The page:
What is a church? Part 5

This week I read through Acts 8. We start with Saul approving of Stephen’s death and the news that the church is scattered because of persecution. The Apostles remain in Jerusalem (Acts 8:1-3). Philip, one of the seven, goes to Samaria. There he preaches and does miracles. Many believe and are baptized. Simon the Magician is amongst them (Acts 8:4-13). News of this reaches Jerusalem, and Peter and John are sent to see. They baptize the new believers with the Holy Spirit. Simon tries to buy this power and is rebuked (Acts 8: 14-25). Philip is then instructed by an angel to go South of Jerusalem. There he encounters the Ethiopian Eunuch. He explains Jesus using the Isaiah scripture being read by the Eunuch. The Eunuch believes and is baptised. Philip is taken by the Holy Spirit to Azotus (Ashdod) (Acts 8: 26-40)

The interesting points to note in this chapter are:

  • Because of persecution, the church is scattered. A lot of the new believers were in Jerusalem for Pentecost, and remained to learn from the Apostles. I assume these believers went back to their homes because of the persecution. I am wondering if the sharing all things in common is going to end or not, as the reason for this is no longer applicable. For now, I will leave it in the summary. Remember, these are people who had come to Jerusalem for Pentecost and then got saved. They have been taught by the Apostles and can now spread what they have learnt in their home cities. The Apostles stay in Jerusalem.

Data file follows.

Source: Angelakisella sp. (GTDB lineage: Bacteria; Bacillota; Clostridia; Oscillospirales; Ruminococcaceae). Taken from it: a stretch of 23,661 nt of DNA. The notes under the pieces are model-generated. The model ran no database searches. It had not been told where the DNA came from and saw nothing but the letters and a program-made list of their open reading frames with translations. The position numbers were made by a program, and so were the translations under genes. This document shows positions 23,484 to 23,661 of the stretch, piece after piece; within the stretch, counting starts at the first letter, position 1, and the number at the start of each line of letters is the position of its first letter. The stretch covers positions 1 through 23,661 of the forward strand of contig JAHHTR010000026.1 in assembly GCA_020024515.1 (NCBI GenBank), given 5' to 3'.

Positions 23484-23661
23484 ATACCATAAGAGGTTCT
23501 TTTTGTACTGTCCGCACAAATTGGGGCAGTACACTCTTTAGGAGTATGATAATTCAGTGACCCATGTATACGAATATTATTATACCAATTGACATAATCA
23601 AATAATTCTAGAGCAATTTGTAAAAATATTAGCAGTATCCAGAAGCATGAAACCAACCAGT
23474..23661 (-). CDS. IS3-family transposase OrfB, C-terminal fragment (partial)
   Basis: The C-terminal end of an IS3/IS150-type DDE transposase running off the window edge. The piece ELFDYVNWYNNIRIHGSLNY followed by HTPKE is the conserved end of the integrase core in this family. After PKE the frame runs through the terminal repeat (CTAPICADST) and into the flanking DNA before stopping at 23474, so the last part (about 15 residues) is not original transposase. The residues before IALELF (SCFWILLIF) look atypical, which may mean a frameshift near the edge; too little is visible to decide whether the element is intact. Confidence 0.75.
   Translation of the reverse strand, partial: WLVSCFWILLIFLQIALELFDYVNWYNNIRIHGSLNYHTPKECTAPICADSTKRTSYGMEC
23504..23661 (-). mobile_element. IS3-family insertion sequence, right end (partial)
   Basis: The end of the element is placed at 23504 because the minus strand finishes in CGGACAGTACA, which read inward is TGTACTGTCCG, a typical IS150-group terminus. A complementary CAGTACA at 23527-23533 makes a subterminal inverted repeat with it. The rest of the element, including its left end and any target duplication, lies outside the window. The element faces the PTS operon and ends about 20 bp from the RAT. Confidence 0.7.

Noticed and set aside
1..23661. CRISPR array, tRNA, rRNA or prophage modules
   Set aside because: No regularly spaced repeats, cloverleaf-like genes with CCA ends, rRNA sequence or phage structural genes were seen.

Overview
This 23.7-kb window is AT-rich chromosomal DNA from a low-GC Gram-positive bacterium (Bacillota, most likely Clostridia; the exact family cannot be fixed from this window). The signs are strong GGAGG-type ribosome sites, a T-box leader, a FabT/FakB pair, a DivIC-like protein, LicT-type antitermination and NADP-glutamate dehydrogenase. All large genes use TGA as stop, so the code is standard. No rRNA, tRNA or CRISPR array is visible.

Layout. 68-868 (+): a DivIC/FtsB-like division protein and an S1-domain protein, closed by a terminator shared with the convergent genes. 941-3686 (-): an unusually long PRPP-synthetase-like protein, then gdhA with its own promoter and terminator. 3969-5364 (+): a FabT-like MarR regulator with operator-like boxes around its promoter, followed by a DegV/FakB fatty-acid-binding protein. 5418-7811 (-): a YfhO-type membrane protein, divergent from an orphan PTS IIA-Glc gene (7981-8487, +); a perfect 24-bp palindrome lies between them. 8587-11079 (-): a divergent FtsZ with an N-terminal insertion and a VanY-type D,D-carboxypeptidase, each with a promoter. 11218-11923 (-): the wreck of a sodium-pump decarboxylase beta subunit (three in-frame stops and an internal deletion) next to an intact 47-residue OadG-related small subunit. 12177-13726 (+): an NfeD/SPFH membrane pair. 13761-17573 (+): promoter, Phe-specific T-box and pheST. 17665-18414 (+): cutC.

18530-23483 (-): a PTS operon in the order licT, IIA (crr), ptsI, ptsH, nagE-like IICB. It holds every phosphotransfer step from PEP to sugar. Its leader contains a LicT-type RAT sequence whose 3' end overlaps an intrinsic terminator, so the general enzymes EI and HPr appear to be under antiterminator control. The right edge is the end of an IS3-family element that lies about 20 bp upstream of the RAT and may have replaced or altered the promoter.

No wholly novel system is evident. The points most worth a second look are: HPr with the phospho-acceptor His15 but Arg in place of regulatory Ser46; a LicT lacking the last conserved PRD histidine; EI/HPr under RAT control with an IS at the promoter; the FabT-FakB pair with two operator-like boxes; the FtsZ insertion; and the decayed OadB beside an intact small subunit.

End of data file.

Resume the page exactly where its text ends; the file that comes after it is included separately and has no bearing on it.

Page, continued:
• Philip, like Stephen, starts preaching and doing miracles. This is discipleship in practice. It is important to consider if all Christians should end up doing this. The reason I ask is we see that while Philip teaches and heals, he does not impart the Holy Spirit. This is done by the Apostles. They even send Peter and John for that very reason to Samaria. It would seem that there are certain tasks kept for certain positions. I hope to see more on this as we read on.
  • Peter and John travel together. In the gospels we see that Jesus always sent the disciples out in twos. This is a common practise for the Apostles as well. Philip went alone, I think this is a result of the persecution, and is an exception. I will keep track of this to see if the traveling in twos theory for the gospel holds up. The reason it makes sence to travel in twos is (1) if one of the Apostles makes a mistake, the other can correct him. This protects against false teaching. (2) Jesus says were 2 or more are gathered, He is there. For the preaching it is helpful to have God with us, and therefore making sure we are 2 or more is advisable. (3) Two can get more done than one.